Tarmac, the leading sustainable building materials and construction solutions business, is one of the largest users of rail freight and the largest transporter of construction materials by rail in the UK. With more than 60 of its sites nationwide connected to the rail network, the business transports around nine million tonnes of material by rail across the UK each year.
For Chris Swan, Head of Rail at Tarmac, rail freight is an increasingly important element of the company’s sustainable transport strategy and integral to the company’s drive to modal shift and lowering operational emissions.
Swan says: “Supply by one aggregate train is typically the equivalent of removing up to 76 HGVs from the road. We have previously seen that one aggregate train can produce more than 70 per cent less carbon dioxide per tonne compared with the equivalent road journey. However, previous trials by DB Cargo UK have estimated that as much as 90 per cent of a train’s carbon emissions can be eliminated by using hydro-treated vegetable oil (HVO) fuel compared to traditional red diesel.
“We’re constantly looking to explore and adopt new innovations that support efficient and sustainable delivery. The use of HVO on a key part of our strategic network is therefore a natural step to further lowering the environmental impact of moving our materials to customers UK wide,” adds Swan.
Tarmac freight trains running between Tarmac’s Mountsorrel quarry in Leicestershire and its rail-fed asphalt plant in the centre of Birmingham now use HVO as part of the new agreement.
HVO, or hydro-treated vegetable oil, is a FAME-free and fossil-free alternative to mineral diesel. Accredited with International Sustainability & Carbon Certification, it is synthetically made through the hydrotreatment of either vegetable oils or animal fats and is manufactured from 100 per cent renewable raw materials.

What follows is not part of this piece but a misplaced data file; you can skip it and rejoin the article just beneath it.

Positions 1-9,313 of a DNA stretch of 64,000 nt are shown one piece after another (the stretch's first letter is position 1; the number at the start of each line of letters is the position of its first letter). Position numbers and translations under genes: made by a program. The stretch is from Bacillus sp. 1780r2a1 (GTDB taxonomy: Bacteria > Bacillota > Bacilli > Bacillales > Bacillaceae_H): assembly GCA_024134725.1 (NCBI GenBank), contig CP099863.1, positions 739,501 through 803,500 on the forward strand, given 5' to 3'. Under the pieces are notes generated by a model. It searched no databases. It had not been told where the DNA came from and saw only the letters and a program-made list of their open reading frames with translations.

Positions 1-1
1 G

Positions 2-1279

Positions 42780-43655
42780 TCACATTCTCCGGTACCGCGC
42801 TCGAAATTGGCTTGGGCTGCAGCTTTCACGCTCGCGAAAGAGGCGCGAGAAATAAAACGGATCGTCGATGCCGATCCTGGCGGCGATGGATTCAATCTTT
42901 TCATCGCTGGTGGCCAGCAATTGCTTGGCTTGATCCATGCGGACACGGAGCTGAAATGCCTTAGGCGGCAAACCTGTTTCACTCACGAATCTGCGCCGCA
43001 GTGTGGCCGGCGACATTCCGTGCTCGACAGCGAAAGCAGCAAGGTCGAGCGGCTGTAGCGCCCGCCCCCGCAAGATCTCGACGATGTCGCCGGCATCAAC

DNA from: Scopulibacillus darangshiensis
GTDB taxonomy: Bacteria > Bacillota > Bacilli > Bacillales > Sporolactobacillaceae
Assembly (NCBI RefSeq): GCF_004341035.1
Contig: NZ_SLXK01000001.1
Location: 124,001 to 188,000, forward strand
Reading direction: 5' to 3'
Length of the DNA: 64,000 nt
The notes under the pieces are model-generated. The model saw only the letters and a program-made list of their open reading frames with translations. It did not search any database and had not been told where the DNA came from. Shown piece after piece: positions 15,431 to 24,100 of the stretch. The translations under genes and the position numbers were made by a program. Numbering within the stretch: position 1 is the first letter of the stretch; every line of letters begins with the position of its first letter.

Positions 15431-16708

HVO capacity is growing quickly globally, by an expected 50 per cent over the next three years, with the majority of production taking place in Europe.
For Roger Neary, DB Cargo UK’s Head of Sales, the use of HVO offers an immediate opportunity for freight customers to reduce CO2 and NO2 emissions in rail.
“In line with its national legally binding commitments, the Government has set the rail industry a stretching target to achieve net zero carbon emissions by 2050. While the ongoing electrification of the rail network will deliver by far the biggest reduction in CO2 emissions generated by the rail industry, this investment programme is likely to take years to complete. It’s therefore important we look at fuel technology and the incremental environmental savings it can deliver now.
“HVO is slightly more expensive than traditional red diesel but on balance we believe that the environmental benefits of using HVO far outweigh the marginal increased cost,” says Neary.
Swan concludes: “The rail freight industry is one that we at Tarmac believe in strongly, however making rail freight a preferred transport solution requires the rail and construction sectors to work collaboratively. We must take collective steps and act in a cohesive manner to maximise the potential of this opportunity. Delivering new innovations like the use of HVO, as well as tackling other wider industry issues such as network capacity and track access charging is important for everyone in the sector.
“Against a significant UK infrastructure pipeline and buoyant construction market, Tarmac products, services and solutions are needed to build and maintain the infrastructure that we all rely on. But in the context of a climate emergency, it’s also critical that we meet this demand in a responsible way, driving decarbonisation and using resources efficiently. An important part of this is collaboration with our supply chain and partners, in this case DB Cargo UK, to capture and accelerate the innovation required on the journey to net zero,” says Swan.
Tarmac has been working in its current arrangement with DB Cargo UK since 2016, where the rail operator transports aggregates and materials on behalf of Tarmac derived from Mountsorrel, Leicestershire, and Greenwich, London.